George Weigel on Christmas as a cure for cynicism and irony :

There is neither cynicism nor irony in Mary’s reception of the angel Gabriel and her acceptance of the divine invitation to become the  Theotokos , the “God-bearer” or “Mother of God.” There was a question; there may have been fear; there certainly was wonder (all three are captured in Henry Ossawa Tanner’s magnificent painting, The Annunciation , in the Philadelphia Museum of Art). But there was neither the cynic’s response (“Are you kidding me?) nor the ironist’s (“What did I do to deserve this?”).

Also today, Wesley Hill on Bonhoeffer’s argument against religious blackmail :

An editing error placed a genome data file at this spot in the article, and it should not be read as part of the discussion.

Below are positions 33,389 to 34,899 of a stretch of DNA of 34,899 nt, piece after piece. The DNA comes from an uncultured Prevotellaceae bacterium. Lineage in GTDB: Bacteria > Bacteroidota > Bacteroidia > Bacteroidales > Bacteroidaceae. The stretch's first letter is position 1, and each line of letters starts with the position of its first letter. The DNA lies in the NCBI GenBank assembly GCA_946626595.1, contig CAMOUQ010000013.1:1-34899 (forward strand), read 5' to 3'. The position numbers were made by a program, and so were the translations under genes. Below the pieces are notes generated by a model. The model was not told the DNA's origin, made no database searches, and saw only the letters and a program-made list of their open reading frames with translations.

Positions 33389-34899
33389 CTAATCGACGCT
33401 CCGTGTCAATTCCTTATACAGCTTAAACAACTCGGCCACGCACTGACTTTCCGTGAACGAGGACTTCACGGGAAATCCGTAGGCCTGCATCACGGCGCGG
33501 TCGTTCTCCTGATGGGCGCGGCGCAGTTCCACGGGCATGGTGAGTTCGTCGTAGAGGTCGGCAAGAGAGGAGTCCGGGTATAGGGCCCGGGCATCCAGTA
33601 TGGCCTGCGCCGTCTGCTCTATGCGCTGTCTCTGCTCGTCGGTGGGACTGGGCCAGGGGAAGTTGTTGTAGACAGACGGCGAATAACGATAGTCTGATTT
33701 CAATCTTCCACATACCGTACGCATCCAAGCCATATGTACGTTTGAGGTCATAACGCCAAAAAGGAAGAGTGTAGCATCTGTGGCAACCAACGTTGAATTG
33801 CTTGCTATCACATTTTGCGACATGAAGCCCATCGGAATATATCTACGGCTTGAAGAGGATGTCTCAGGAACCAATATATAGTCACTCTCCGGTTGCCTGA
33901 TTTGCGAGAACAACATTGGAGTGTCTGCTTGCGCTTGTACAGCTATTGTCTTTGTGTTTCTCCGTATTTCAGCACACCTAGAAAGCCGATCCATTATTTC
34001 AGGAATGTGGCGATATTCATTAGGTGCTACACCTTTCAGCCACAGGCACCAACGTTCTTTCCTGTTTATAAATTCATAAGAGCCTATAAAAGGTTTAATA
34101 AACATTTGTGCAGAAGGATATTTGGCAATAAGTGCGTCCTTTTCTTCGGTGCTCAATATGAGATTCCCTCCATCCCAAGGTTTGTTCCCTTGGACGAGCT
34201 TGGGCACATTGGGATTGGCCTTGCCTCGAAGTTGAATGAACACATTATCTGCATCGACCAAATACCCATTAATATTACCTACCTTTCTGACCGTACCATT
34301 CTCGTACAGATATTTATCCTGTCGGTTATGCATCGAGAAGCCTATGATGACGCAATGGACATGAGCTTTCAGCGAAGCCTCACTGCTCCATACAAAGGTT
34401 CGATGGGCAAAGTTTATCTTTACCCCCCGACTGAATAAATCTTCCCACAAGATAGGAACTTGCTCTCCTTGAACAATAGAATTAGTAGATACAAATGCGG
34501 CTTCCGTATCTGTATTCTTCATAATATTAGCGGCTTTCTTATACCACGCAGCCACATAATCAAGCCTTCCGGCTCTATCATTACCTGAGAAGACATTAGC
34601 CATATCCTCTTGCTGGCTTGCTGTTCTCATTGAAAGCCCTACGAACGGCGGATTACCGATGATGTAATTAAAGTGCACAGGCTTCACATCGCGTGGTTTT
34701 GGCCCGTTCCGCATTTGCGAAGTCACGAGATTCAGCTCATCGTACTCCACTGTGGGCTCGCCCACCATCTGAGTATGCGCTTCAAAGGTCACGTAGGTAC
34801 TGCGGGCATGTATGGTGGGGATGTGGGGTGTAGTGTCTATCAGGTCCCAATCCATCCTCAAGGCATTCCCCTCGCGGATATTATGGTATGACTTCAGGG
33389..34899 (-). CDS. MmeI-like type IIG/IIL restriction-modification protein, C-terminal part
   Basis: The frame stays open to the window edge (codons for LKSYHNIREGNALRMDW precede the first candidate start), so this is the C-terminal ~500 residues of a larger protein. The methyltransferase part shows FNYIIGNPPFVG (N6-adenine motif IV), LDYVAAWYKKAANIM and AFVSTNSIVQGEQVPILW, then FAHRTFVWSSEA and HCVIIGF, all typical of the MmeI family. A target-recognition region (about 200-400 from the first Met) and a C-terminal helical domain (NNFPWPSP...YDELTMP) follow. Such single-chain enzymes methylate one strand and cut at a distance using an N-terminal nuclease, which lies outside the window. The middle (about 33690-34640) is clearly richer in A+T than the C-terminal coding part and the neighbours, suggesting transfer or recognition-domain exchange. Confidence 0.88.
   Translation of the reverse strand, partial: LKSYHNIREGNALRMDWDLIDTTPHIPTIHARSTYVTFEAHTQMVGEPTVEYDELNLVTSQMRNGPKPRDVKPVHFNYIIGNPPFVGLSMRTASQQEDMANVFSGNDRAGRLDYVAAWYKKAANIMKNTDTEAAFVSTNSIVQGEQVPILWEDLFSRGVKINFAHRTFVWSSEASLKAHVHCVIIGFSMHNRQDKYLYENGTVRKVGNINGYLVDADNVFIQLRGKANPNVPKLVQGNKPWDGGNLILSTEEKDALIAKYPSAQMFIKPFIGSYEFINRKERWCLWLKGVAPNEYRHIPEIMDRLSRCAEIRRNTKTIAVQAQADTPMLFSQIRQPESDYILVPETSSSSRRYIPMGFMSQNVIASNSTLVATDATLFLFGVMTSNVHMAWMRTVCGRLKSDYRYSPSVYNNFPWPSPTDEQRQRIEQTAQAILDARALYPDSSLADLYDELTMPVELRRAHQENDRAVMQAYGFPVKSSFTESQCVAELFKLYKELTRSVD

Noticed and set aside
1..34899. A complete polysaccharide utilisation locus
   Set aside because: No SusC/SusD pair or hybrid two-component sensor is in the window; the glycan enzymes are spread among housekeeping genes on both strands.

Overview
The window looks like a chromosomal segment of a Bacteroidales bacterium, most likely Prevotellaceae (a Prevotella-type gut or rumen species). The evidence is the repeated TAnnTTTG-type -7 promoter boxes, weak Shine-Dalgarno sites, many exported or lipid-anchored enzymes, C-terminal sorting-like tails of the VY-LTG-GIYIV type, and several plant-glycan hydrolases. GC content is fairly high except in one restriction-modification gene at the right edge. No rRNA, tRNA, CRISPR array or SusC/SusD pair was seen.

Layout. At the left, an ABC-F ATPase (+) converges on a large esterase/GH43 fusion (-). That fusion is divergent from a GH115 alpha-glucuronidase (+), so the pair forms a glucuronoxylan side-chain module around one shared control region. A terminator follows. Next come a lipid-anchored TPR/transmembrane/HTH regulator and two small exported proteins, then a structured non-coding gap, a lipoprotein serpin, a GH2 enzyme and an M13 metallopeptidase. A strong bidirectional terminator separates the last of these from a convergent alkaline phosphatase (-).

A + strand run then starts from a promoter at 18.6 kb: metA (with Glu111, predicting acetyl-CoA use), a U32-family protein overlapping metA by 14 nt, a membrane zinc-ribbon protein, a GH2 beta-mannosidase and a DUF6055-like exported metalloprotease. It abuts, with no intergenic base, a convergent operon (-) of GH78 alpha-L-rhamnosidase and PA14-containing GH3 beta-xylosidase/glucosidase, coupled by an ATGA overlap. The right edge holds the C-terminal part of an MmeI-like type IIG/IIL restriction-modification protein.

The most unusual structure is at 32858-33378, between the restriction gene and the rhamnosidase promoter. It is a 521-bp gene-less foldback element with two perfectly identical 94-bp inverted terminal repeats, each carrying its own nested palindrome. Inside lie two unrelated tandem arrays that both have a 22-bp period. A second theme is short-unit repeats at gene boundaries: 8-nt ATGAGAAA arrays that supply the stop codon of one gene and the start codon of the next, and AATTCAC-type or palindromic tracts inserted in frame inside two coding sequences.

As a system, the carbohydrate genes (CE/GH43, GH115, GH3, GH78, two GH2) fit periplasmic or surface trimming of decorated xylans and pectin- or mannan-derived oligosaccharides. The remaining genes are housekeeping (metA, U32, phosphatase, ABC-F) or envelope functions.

Bonhoeffer suggests, contra Stendahl, that if we’re really to preach about the  sin  of humanity, we have to avoid yoking that preaching too closely to the feelings of guilt that may or may not be a feature of our hearers’ experience. Regardless of what a person may  feel , Bonhoeffer implies, the gospel truly addresses them and lays claim to their lives. The truths of sin and redemption aren’t dependent on the rising and falling of human emotional states. And to dismantle a faulty view of the importance of those emotional states isn’t equivalent to a wholesale revision of Christian teaching on sin and redemption.